Productivity

Growth Takes Off When Smart People Are Neighbors

Governments everywhere need policies to get the best and brightest in proximity to one another.

Which is heavier: A pound of feathers or a pound of iron?

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The Industrial Revolution was probably the most important thing that has ever happened in human history. In the space of a few centuries, much of the human race, which had long hovered on the brink of starvation, was suddenly lifted into relative security through the power of new technology. But why did this amazing explosion happen? There are many theories, and we’ll probably never have a definitive answer.

But there’s a strong argument to be made that communities of smart individuals, exchanging information and ideas, were key. Galileo, Kepler, Newton, Boyle and many other giants of the early scientific revolution are now household names, but they didn’t operate in isolation. They corresponded with each other, wrote letters, read each other’s work. Ideas were in the air. Economists William Maloney and Felipe Caicedo have found evidence that countries with the highest densities of engineers were the ones that contributed most to the Industrial Revolution, and hence were quicker to benefit.

Robert Lucas, the famous macroeconomist, put it thus:

The benefits of colleagues from whom we hope to learn are tangible enough to lead us to spend a considerable fraction of our time fighting over who they shall be, and another fraction travelling to talk with those we wish we could have as colleagues but cannot...[This] is common to all the arts and sciences - the 'creative professions'. All of intellectual history is the history of such effects.

Many other economists have praised the value of smart communities. Richard Florida speaks of the “creative class,” and Garett Jones of the “hive mind.” Get a bunch of smart people together, the theory goes, and good things happen. Enrico Moretti has found evidence that productivity rises more than one-for-one with an increase in a city’s number of college graduates, implying that smart people complement each other.

Much of the modern economy is based on this idea. Universities gather scholars in the same place, and academic conferences and publications create communities across distances. Venture capitalists encourage tech-company founders to move to Silicon Valley, Seattle, or Austin, Texas. The government creates national laboratories to bring smart people together in the service of long-term research projects.

So far, it seems to have worked. The rich countries of the world have continued to push the boundaries of technology ever outward. China, India and other developing countries are now getting in on the act, using similar strategies.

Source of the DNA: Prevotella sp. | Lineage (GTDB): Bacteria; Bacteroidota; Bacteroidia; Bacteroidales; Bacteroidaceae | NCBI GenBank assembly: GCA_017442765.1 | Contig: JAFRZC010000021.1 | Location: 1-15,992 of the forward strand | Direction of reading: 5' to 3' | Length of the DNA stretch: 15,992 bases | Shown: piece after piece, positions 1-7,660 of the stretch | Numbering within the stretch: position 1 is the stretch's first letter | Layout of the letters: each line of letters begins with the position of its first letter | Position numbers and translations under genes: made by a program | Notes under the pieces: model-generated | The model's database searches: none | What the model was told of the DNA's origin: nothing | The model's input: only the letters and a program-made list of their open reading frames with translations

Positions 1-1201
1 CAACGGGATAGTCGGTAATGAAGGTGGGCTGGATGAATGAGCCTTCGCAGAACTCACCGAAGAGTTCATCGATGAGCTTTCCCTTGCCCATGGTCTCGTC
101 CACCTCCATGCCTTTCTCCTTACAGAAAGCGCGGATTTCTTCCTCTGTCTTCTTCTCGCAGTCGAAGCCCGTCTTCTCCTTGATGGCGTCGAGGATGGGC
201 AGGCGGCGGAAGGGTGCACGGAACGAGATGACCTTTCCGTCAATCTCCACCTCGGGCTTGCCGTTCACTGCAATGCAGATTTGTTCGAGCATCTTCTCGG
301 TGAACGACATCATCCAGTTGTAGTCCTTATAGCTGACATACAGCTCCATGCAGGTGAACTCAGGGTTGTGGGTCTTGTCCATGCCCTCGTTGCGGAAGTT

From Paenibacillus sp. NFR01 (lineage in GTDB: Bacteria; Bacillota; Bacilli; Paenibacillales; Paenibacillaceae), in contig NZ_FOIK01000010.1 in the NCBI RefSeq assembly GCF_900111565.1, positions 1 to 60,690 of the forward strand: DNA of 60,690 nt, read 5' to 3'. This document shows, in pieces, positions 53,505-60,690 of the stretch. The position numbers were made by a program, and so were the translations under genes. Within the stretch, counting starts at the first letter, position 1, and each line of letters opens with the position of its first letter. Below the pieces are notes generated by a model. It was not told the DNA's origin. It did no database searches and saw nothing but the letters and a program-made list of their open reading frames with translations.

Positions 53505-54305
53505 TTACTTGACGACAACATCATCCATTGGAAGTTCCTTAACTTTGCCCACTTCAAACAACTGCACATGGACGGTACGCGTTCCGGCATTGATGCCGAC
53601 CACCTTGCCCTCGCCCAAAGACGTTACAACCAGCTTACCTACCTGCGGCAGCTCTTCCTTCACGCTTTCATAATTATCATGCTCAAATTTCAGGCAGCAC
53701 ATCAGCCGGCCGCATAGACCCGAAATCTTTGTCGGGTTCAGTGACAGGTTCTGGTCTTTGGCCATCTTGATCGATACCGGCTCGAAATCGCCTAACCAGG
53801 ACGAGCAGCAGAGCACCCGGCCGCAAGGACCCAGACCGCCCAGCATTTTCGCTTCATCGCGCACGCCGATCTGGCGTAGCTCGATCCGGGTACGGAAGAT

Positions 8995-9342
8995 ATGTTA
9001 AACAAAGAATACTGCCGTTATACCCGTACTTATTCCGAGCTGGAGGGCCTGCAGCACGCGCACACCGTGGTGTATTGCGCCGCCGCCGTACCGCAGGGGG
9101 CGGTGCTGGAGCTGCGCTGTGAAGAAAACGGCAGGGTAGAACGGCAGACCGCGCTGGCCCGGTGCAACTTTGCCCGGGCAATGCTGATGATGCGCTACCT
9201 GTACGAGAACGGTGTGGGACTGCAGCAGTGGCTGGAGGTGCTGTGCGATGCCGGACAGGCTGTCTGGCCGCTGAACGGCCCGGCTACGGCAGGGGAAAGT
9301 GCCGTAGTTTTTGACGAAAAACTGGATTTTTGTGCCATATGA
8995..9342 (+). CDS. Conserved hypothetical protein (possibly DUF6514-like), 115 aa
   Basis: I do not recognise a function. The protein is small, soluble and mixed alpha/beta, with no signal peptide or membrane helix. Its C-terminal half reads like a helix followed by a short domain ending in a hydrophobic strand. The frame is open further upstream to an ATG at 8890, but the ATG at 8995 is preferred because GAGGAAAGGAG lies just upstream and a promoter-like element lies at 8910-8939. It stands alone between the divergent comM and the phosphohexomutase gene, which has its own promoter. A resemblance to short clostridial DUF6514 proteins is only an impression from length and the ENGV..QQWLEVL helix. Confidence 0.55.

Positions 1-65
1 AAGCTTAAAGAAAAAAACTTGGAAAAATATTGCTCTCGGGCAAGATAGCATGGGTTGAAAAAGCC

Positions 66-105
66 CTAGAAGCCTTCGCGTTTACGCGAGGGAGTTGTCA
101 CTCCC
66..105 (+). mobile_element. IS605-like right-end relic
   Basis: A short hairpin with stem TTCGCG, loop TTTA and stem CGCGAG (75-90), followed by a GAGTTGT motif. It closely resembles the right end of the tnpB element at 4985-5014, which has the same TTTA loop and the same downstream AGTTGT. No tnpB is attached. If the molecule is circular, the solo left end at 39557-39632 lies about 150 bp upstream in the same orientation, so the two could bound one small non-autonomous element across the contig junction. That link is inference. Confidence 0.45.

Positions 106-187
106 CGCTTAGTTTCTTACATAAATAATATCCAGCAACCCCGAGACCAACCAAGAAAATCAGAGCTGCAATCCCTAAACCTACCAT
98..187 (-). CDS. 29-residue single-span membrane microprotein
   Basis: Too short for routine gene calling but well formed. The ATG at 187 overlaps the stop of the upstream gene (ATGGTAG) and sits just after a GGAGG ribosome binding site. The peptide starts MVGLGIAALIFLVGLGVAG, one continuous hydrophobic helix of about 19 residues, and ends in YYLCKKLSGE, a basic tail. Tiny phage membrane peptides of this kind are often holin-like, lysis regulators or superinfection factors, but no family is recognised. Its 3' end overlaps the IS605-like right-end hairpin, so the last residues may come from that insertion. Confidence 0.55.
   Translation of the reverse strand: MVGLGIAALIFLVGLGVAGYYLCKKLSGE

QuickTake Productivity

But productivity growth in rich countries has been slowing. Technology is a long-term determinant of productivity, so many economists are naturally worried that the engines of innovation are sputtering. There are signs that technological improvements in established fields are getting more costly to find. That implies two things. First, in order to maintain the pace of innovation in existing areas of technology, it will help to figure out how to make research more productive. Second, we need to increase the chances of whole new fields of technology being created, as when information technology and genetics suddenly emerged in the 20th century.

The obvious way to address both of these needs is to double down on the strategy that worked well in past centuries -- do more to encourage smart people to locate in communities where they can exchange ideas. The internet will hopefully help this happen, especially once machine translation lowers language barriers across countries.

But online interaction is still fundamentally limited, and may remain so for a long time to come. Physical proximity, and the random extended interactions it generates, is still important. That means that concentrating smart people in cities and universities is important.

The U.S. and other rich countries can accomplish this if they do three things. First, they need to allow high-skilled immigration to continue and even to increase. Rich countries provide researchers and engineers and thinkers with the most resources, and already have high-class universities and thriving tech hubs. High-skilled immigration simply builds on these existing strengths, letting smart people go where their ideas can be realized most quickly.

Second, rich countries should provide ways for smart people to live close to one another. Tech hubs need to provide enough housing so that smart residents can afford to be in densely concentrated areas. Universities should be enlarged, and their research capacities upgraded.

Finally, countries need to adopt policies that facilitate the free flow of ideas among their smart people. Harsh restrictions on speech, as China now maintains, are a big impediment to group creativity. And the U.S.'s slowdown in research spending starves smart people of the physical resources they need to innovate.

It’s likely that the engines of tomorrow’s innovation will be the same as yesterday’s -- namely, dense communities of freely interacting smart people. Rich countries should aim to create ever-better intelligent communities in order to keep pushing out the boundaries of human technology. To do otherwise, risks stagnation and an end to the remarkable human progress of the last few centuries.

This column does not necessarily reflect the opinion of the editorial board or Bloomberg LP and its owners.

    To contact the author of this story:
    Noah Smith at nsmith150@bloomberg.net

    To contact the editor responsible for this story:
    James Greiff at jgreiff@bloomberg.net

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